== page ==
Their latest seminar – the first of a series under the banner ‘The Big Vote’ – returns to the kind of major constitutional issues considered in the early meetings. The guest speaker was author James Robertson, who spoke on ‘What kind of Scotland do we want? And what is the best constitutional route to it?’, and the issues addressed included what we vote for, what we vote against and what kind of debate we want. Discussion covered the economic grounds for independence, Scotland’s history, both as an independent power and as part of the union, the need for impartial, trustworthy information and the centrality of culture and identity to the debate. Another seminar is planned this autumn examining the difference a yes or no vote could make, and considering whether or not Scotland requires a new kind of politics. ‘That’s the role of social purpose adult education, that broad role of adult education within civil society, playing a critical, questioning role of authorities and of experts and of power,’ says David. ‘There was a feeling that this was a real opportunity to reconnect with that. And that is a strong current in what we do.’

One of the themes of the Big Vote seminar was the feeling that the mainstream debate was poor and that impartial information was hard to come by. ‘People are struggling to get what they feel is balanced information, because of the way it is presented in the media,’ says Liz Highet, Senior Community Learning and Development Worker at Edinburgh City Council. ‘A lot of people are looking for it because they want to make up their own minds but they want something to base it on and they don’t know where they can get that from. One of the things that appeals to people [about the seminars] is having a politicianless debate – to have the opportunity to explore ideas and not have to go down one side or another, to listen and talk and share and weigh things up.’ Nancy agrees. ‘There’s quite a bit in the mainstream media that seems a bit sterile – independence will be a utopia or a disaster. But in fact there is a lot going on, on the ground and in other types of media. There’s a bit more mature debate, rather than scare stories or fluffy clouds and puppies.’ ‘People are looking beyond the mainstream for a more creative space for debate,’ adds David.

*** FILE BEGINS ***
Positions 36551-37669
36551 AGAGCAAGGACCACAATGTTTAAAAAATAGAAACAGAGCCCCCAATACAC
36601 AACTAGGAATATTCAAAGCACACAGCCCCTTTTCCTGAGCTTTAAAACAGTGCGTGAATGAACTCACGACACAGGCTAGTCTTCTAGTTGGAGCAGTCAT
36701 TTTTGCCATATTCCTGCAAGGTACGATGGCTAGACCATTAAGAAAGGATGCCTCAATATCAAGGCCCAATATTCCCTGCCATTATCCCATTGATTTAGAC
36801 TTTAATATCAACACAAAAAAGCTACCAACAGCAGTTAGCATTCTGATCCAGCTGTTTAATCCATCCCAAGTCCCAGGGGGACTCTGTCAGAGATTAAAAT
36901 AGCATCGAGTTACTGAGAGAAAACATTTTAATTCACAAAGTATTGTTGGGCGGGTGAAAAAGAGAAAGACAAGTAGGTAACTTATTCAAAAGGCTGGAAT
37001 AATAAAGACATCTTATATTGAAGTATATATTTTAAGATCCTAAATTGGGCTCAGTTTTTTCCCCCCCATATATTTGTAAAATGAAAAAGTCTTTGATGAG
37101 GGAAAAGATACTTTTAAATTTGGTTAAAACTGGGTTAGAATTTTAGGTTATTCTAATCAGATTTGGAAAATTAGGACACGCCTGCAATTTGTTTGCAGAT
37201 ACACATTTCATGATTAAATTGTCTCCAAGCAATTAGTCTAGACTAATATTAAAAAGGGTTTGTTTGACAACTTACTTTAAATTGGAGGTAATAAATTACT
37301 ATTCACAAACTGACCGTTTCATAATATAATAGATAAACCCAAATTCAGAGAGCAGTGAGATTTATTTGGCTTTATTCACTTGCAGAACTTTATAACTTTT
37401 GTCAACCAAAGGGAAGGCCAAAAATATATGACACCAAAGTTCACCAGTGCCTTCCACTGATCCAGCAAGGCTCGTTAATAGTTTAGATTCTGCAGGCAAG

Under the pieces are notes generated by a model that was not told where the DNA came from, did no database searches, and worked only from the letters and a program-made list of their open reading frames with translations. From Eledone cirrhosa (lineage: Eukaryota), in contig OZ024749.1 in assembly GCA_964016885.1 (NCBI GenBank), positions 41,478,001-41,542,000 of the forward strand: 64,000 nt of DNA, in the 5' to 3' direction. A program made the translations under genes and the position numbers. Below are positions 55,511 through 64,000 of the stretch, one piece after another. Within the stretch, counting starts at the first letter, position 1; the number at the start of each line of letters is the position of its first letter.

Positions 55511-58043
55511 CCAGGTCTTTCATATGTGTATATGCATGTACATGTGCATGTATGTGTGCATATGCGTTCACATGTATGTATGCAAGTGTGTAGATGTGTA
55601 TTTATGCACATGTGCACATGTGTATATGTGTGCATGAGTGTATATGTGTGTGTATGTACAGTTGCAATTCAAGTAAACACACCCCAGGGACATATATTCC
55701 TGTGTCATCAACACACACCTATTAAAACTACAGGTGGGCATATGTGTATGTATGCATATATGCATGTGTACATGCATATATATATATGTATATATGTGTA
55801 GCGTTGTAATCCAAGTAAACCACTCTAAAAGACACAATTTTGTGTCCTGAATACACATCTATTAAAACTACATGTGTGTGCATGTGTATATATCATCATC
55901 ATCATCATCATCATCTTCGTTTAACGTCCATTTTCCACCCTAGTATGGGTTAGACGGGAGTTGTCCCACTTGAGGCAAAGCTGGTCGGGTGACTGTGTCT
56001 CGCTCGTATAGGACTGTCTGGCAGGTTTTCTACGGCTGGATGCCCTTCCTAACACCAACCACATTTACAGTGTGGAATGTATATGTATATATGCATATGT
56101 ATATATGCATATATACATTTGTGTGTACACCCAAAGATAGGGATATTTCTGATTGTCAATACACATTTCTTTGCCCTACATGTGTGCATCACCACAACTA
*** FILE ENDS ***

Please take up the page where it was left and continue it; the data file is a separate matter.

The group is run entirely on good will. There is no budget for the work, with seminars held in the City Chambers – ‘a building that belongs to the people’. The council staff who do much of the organising do it in the margins of their other work, out of a commitment to its value. ‘We all do this as part of our jobs but it’s no one’s sole job,’ says Nancy. ‘We’re all trying to fit it in somewhere, as a voluntary thing, really. Nobody is forced to be part of the group. Those of us involved are all keen to do the work and interested in it.’ With social purpose adult education in retreat in most places, the hard work and commitment of educators is critical in keeping this creative space alive. ‘In Edinburgh, and in the WEA, we have been able to keep that space,’ says Elizabeth. ‘But you have to make it. We still have a strong liberal programme here, but the referendum had given a focus for our activities. The Edinburgh Active Citizenship Group and the libraries are very good at offering public events and seminars. But certainly funding this work is challenging, and you often need to screw it into other funded projects. It’s difficult but we are working hard to maintain it.’ Nancy is in no doubt about the value of the work. ‘No matter what happens it is a really exciting time but if you look at the mainstream media it’s like the opposite. It is an opportunity to debate the big issues – What sort of Scotland do we want? What’s the best way to get it? It’s important that we give people the space to honestly debate these things, to raise questions and to get answers, outwith party politics’.